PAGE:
Chicago Cubs: What’s gone wrong with Justin Wilson?

(Photo by Christian Petersen/Getty Images)
(Photo by Christian Petersen/Getty Images) /

When the Chicago Cubs acquired Justin Wilson and Alex Avila, it seemed like Wilson was the primary piece of that deal. Little did we know that Avila would be thrust into a starting role, while Wilson has scuffled early on.

The game of baseball is a strange sport. The Chicago Cubs can attest to that. With a similar team to what they won the World Series with last year, they scuffled out of the gate. Well, then they scuffled all the way to the halfway point. They weren’t getting the pitching they needed. And when they did, they bats went silent. They turned it around after the break and reclaimed first place in the NL Central. Oddly enough, with Addison Russell and Willson Contreras out, and now Jon Lester joining them–they’re playing some pretty good baseball.

When Contreras went down with the hamstring injury, that moved Alex Avila into the starting role. A role that he’s more than capable of handling. But the key guy the Cubs got in the trade that saw them give up Jeimer Candelario was Justin Wilson. He’s shown himself to be anything but capable, at least thus far. The former Tigers’ closer was 13 of 15 in save opportunities with a 2.68 ERA. In 40 1.3 innings, he had allowed just 16 walks. In 5 2/3 with the Cubs, he’s already allowed nine. What is going on with Wilson?

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Free passes are never good

The walks are an apparent plight on his time in Chicago. Wilson has walked 14.4 per/9 IP and has seen his K/9 IP rate drop significantly from 12.3 in Detroit to 7.9 with the Cubs. His strikeout to walk rate that had been so good with the Tigers at 3.44? It’s just 0.56 with a WHIP of 3.176. There’s a lot of bad right now, even when things turn out good for him.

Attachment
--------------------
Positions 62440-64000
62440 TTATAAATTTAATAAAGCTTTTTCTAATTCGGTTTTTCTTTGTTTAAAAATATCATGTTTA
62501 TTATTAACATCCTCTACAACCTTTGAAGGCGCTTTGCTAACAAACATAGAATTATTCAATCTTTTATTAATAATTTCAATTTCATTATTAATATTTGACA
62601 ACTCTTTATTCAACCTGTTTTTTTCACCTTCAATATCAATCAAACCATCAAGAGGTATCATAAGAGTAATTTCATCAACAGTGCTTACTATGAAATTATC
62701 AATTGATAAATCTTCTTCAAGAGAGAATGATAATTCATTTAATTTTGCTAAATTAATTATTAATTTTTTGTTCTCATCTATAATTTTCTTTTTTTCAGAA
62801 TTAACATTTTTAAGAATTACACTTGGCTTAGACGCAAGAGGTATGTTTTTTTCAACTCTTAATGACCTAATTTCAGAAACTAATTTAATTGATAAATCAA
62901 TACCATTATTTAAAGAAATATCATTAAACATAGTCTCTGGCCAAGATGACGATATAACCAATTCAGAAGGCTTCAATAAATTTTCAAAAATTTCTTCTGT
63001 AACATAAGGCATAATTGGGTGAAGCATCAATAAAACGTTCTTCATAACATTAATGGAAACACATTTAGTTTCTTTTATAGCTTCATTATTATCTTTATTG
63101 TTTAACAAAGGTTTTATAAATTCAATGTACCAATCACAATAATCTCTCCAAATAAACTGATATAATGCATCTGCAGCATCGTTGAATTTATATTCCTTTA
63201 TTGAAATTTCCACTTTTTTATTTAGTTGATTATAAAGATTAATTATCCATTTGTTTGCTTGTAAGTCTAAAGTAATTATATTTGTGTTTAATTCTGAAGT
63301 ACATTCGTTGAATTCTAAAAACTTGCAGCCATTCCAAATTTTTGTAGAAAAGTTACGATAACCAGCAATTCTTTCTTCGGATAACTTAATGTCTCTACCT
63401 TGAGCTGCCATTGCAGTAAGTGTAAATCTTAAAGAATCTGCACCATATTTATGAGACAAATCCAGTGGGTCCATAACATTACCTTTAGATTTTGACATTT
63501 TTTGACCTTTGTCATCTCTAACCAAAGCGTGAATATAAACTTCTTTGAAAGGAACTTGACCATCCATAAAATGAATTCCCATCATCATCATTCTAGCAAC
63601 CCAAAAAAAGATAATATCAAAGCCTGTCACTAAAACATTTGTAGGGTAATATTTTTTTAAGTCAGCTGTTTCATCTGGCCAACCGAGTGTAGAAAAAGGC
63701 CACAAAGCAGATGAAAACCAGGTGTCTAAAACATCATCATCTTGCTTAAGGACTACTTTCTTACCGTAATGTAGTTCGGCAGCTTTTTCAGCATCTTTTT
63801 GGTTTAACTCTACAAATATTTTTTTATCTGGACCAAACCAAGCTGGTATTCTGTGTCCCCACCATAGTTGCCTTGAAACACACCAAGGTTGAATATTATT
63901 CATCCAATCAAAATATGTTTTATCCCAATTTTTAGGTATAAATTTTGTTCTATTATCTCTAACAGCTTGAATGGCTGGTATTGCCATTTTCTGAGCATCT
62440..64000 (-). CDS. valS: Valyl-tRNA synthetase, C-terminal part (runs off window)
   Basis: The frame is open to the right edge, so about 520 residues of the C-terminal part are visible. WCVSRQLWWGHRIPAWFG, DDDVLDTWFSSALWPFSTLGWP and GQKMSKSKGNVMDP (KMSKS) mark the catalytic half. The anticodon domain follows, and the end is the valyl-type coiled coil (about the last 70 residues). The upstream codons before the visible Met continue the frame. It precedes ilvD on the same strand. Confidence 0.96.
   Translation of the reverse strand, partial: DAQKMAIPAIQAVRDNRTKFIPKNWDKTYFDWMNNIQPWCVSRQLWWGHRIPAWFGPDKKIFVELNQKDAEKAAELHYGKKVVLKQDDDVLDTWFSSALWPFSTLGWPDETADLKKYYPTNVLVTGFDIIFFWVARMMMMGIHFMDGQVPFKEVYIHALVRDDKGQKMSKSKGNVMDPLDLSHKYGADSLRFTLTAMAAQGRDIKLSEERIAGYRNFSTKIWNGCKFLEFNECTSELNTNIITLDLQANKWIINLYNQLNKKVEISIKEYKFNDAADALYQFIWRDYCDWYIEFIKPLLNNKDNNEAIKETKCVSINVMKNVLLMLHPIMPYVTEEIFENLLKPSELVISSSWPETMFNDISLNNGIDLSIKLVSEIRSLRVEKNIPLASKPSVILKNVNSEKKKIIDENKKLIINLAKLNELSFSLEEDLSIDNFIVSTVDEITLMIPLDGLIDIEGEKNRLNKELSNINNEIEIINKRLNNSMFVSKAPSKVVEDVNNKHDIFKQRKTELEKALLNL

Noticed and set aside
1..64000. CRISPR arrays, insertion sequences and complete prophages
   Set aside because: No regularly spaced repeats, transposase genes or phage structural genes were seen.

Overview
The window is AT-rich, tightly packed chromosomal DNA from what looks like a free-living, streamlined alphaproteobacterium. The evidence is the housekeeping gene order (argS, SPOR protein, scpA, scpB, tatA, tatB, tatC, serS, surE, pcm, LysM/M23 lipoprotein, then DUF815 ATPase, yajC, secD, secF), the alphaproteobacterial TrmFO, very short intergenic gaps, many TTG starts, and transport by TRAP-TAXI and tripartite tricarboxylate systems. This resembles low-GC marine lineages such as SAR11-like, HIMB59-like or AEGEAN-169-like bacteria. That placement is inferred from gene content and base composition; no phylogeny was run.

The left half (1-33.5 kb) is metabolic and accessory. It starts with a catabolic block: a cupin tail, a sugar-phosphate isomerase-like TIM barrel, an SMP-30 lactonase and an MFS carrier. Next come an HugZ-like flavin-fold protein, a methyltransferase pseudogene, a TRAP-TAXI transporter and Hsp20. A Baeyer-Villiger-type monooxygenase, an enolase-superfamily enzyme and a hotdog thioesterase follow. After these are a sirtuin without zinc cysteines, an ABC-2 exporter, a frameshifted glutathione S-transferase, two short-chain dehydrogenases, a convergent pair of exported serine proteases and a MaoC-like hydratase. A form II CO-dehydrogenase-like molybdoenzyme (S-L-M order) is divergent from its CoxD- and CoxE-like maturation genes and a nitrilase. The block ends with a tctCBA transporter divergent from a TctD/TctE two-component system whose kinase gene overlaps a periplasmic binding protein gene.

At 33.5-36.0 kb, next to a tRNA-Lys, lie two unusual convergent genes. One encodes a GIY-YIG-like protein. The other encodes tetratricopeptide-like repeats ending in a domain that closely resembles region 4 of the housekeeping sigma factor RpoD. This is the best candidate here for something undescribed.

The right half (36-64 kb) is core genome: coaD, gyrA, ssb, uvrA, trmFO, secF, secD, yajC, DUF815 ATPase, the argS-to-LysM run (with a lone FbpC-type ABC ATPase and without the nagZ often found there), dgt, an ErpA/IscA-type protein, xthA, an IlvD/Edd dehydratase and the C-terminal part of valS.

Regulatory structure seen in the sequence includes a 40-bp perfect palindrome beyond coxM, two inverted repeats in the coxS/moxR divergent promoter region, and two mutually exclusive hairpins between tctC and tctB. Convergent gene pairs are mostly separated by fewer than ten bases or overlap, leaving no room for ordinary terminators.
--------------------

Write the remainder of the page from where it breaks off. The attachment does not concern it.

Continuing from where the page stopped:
Wilson managed to get the win in the Cubs’ walk-off win on Sunday, but it wasn’t because of a clean performance. He pitched just a third of an inning, walking two while allowing one of his inherited runners to score. If not for the Cubs offensive–well, let’s just say they were productive–Wilson would simply be on the end of another poor outing. The win detracted from it, but it’s still a concern.

Joe trusts him, I trust him

Before his outing on Sunday, Wilson admitted to Joe Maddon that he’d had bouts of wildness. In 2014 with the Pirates, Wilson walked 30 in 60 innings. But Wilson has the stuff to get the job done, and Maddon believes in him.

"“I have patience and respect for his ability, so I told him to go pitch,” Maddon said."

It might be nerves or pitching for a new team. But I can assure you that Wilson doesn’t “suck” as many fans have said. What Maddon does need to do is get him in a low-leverage spot to get him some confidence. Putting in Koji Uehara was another move that Maddon wasn’t big on, but the bullpen was getting tapped out quickly.

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Getting Wilson back on track is essential for Maddon. He’s had to do it this season with Hector Rondon, Carl Edwards and Pedro Strop. Each has had his moments of strife, but have found their way back to pitching effectively based on their numbers–not what the fans think.

With several friends in the Detroit area that have spoken highly of Wilson, I have no fear that he will get back on track. We just need it to be sooner than later as the Cubs continue to push for another postseason appearance.